To step back for a moment. Had you asked me 4.5 years ago what I'd be doing with my life, "biking Malibu at sunrise" would not have made the list. As an east coast transplant and someone who hates the timed mile, it's still a wonder to me that I am here in Los Angeles. That I am challenging myself to long distances. That I am actually pursuing that Hollywood dream.

These thoughts cropped up during the first 25 miles of the ride, and made it a challenging one. Any time you question your potential and ability/ambition to live up to it, you open a can of worms. Big can. Lots of worms.

But at mile 24.78, I packed away the can. I decided to embrace the life I had laid out in front of me today. All 56 more miles of it.
Marine Layer over the Mountains of Ventura, CA. Mile 55.
I completed a couple loops - along one of the most beautiful stretches of highway in the country - in 4hrs and 41mins. I went almost 82 miles. And then I swam 3K. Because I could. Because this is my California life. Some days it's gray and I question how the heck I end up here. But most of those days, I can pull my head from the clouds with some affirmation that the marine layer of life will burn off, and I will truly find my place on the road.
Finish Line of Today's Ride
Final Thought:
"Even when it's raining, it's still fun." -Stone Gossard

Friday, August 6, 2010

So What’s Next? Not an Easy Answer

It’s funny the way endurance training works. You’re forced to plan 1 or 5 or 12 months ahead of your race in order to prepare. The question of “What’s Next?” requires just as much math as is does consideration of personal ambitions. The calendar only has so many months, and it can be a tricky dance between what I want to take on versus what I can realistically manage.

Since we are inching out of the summer of 2010, I’ve started to piecemeal a race schedule together for next year. I’m already signed up for the Goofy Challenge – where I will run the half marathon with my mom (followed by Disney vacation!) and the full alongside some good friends and twitter folks (@goofy57runner @MrBrettYoung, @maddyhubba, @jenn_if_er, @petfxr … and others. Please @reply and let me know if you are going!)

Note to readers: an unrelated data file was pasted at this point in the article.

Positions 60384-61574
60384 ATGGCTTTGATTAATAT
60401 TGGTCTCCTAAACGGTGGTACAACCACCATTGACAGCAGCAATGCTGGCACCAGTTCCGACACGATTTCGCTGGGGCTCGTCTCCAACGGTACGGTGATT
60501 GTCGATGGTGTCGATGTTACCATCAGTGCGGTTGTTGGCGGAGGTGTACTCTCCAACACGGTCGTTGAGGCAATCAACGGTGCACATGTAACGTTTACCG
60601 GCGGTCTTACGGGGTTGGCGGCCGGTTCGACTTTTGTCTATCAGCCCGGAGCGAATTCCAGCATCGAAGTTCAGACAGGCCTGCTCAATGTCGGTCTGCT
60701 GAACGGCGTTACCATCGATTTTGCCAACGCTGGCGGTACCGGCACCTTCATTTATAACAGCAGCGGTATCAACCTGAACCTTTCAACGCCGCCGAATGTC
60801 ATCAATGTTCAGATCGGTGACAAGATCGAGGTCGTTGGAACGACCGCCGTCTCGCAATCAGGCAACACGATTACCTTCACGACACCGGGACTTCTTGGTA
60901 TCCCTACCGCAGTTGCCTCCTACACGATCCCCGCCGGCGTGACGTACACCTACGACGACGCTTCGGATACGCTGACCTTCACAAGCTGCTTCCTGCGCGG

But this schedule looks beyond Goofy (January 8th and 9th, 2011) to the summer season. Why so far out? I only have two races on my radar. Two big ones.

American River 50 Miler April 2011

Ironman Coeur d’Alene, June 2011

Both of these races are cornerstones of my personal athletic life, and of this blog. I am officially signed up for IMCDA 2011. In truth, I’ve been signed up for a while (two weeks after I completed it this year), though I kept this information to myself in case I thought it an impulsive decision and I wanted to back out. I have decided it is not.

I will train to be a repeat Ironman. I can’t expect to capture the awesomeness that I experienced during my time in Idaho this year. But I will train with the hopes of creating equally awesome memories next June.

The AR50 is the wildcard in my schedule. Also happens to be the day after my birthday. It’s a sentimental race for me. It was my first (of two) ultramarathon. It was proof to me that I could accomplish something I really wasn’t sure I’d success at. It taught me Focus. Persistence. Patience. Returning to the beautiful American River course in Sacramento would mean tapping into those treasured disciplines again.